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This Wm. Beckwith resided at Thurcroft, was a Justice of the peace, and his name appears frequently in our Register to Certificates of marriages, [marriages under the Commonwealth were performed in a civil form by magistrates.] Wm. Spencer of Attercliffe and Bramley Grange, was also another magistrate, and it appears he was frequently concerned along with Mr. B. upon such occasions ; some certificates having both names to them. For my own part I wish the business had been permitted to remain in the hands of the justices, as marriage is only a civil institution, and any mode of performing the ceremony when sanctioned by the laws of the country renders it legal and sufficient. The Church of Rome converted it into a Sacrament, (sic) from whence our priests and their superstitious Devotees have addopted it among their other childish ceremonies, and retained the symbol of the ring, together with the imaginary sanctity of the Altar, as necessary appendages.”
Mr. Robert Wylde Moult held obviously very strong ideas of his own in favor of the civil contract, and judiciary performance of marriage, but as he never married, and perhaps never softened to love's tender sentiments, his Puritan views regarding the “Sacrament,” the "ring,” and the “ Altar may have been the more pronounced. Another historical extract relating to the
to the “family arms ” may be selected :
"I have reason to suppose you have found the proper record of the Birth of Eliz. S., not only because it corresponds very well with her age when she was married, but also as from papers in my possession it is certain her father's name was Robert. I wish you could inform me of her mother's (maiden) name, and whether she was not a near relation of the well-known Col. John Bright.”
Col. Bright, of Carbrook Hall, Sheffield, raised and commanded troops in these parts on the side of the Parliament against the King.
" Any additional information respecting the Scargills will also be very acceptable to me. Perhaps you already know that the family Arms was Ermine, a Saltier Gules-Crest unknown. These Arms, impaled with those of her husband, Thos. Shirley (viz., paly of 6.0. & Az.,) are now upon the Seat Door belonging to me in our church, and they also are upon the Tomb Stone in the Isle close to the above menitoned Seat."
There is a reference to a seal of the family of Fletcher, of Worksop, &c.--"the original is of silver, mounted in ivory, of an antique form and large enough to contain a quantity of wafers, &c. It was the property of the late revd. John Fletcher, of N. Walsham, Norfolk, and is now in the possession of his only child, late widow of my deceased friend, John Markham, but now the wife of -- -Barnard, Norwich.”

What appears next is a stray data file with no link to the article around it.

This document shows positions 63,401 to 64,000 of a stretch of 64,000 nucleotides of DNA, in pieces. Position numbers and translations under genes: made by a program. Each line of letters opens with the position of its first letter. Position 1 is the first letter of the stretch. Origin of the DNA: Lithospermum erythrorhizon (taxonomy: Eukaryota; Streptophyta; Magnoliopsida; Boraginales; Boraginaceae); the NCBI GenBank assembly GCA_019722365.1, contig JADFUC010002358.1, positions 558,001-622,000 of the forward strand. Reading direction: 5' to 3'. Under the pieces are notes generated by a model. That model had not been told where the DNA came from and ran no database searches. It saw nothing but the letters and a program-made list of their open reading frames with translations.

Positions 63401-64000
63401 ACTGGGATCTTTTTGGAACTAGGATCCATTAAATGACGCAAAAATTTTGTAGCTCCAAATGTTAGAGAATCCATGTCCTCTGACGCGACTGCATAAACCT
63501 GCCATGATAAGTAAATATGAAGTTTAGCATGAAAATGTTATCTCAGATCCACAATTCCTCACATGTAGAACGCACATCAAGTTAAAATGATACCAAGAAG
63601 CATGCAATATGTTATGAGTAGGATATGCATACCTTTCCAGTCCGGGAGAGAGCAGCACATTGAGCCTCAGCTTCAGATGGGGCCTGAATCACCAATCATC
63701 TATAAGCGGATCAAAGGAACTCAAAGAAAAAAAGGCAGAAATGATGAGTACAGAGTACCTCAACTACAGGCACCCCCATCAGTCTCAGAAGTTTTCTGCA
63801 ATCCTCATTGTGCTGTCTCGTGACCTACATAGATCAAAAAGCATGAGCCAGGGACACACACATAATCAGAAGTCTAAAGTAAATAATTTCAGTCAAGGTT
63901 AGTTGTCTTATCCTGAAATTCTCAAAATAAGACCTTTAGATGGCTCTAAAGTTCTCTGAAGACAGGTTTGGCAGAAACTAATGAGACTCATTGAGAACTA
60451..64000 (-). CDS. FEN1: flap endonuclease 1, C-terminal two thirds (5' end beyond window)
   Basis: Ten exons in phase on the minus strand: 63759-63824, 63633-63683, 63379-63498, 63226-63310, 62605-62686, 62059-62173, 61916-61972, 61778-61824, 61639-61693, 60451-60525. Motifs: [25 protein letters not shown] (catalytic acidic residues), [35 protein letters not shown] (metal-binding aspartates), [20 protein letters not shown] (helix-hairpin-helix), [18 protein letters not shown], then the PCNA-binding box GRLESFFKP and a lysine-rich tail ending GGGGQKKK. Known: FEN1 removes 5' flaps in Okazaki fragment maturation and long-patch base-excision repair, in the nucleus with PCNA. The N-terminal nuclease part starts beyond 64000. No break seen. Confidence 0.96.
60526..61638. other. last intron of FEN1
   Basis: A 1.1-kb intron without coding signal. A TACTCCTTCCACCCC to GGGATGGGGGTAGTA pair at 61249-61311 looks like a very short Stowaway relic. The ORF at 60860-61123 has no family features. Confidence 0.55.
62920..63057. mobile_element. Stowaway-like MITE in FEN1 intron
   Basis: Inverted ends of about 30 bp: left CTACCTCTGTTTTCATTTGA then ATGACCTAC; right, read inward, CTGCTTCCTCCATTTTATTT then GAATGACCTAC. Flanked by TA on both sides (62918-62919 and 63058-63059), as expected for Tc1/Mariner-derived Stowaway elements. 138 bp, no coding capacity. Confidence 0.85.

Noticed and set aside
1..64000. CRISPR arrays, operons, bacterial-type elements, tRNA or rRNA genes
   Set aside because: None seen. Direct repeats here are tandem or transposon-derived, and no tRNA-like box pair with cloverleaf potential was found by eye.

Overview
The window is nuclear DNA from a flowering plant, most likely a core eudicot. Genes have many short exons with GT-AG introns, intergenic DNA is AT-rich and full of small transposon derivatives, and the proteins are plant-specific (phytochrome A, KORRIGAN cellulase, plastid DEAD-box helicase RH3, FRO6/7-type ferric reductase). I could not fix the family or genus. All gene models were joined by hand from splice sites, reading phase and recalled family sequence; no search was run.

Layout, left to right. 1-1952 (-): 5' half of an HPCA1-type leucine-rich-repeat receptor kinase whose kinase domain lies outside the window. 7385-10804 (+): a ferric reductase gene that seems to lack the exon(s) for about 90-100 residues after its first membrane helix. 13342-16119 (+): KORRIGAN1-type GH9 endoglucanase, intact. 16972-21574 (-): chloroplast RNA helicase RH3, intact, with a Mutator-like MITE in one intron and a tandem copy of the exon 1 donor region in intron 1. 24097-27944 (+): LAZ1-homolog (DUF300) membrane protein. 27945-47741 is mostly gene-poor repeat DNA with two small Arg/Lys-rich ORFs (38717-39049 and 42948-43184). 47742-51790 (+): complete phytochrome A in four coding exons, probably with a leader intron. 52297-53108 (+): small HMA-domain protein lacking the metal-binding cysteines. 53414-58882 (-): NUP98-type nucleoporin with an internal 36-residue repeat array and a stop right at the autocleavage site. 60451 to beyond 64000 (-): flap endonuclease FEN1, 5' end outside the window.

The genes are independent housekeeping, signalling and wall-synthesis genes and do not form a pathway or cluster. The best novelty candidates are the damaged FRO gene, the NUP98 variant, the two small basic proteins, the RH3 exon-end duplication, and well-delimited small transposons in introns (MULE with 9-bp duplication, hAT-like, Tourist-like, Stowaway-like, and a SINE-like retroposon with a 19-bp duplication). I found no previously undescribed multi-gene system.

"I have written the above in a desultory manner, as a person is waiting (perhaps rather impatiently) to take it. You will, therefore, please to excuse any mistakes you may discover, and believe ine to be
R. W. Moult. N.B.-The wax seals of Scargill and Fletcher, affixed to the above letter, are very fine productions,
THE FIRST TRUST DEED.
THE OLD CHAPEL REGISTERS.
FIRST SUBSCRIBERS TO THE CHAPEL.
HE names of the first trustees in the original trust
appointment of 1st and 2nd November, 1704, are :
Thomas Hollys, junr., Gent, of London ; Robert Wylde, of Wickersley, Gent ; William Langley, of Rotherham, Mercer ; Richard Hutchinson, of Rotherham, Mercer ; Joseph Foljambe, of Eastwood, Ship Carpenter ; John Henfroy, of Rotherham, Tobacco Pipe Maker; John Stones, of Rotherham, Whitesmith ; Thomas Radcliffe, of Basenthorpe, Yeeman; John Kirk, of Maddow Hall, Linen Weaver ; and Nicholas Hattersley, of Rotherham, Yeeman. With Thomas Hollis, junr., and Robert Wylde we become well acquainted in this narrative. William Langley, of Rotherham, mercer, would be the son of the Mr. Langley, who found accommodation in Ratten Row,” for the first meetings of the ejected ministers and their followers. Richard Hutchinson belonged to a substantial Rotherham business family. Of Joseph Foljambe, of Eastwood, ship carpenter, it would be interesting to discover if there was any connection between him and the county family of Foljambe, residing at Aldwark Hall, just beyond Eastwood. This “ Joseph,” the ship carpenter, was celebrated for his invention of the “ Rotherham plough,” which enjoyed a national celebrity. The inventor afterwards sold the patent to Mr. Staniforth, of Firbeck, who gave the liberty of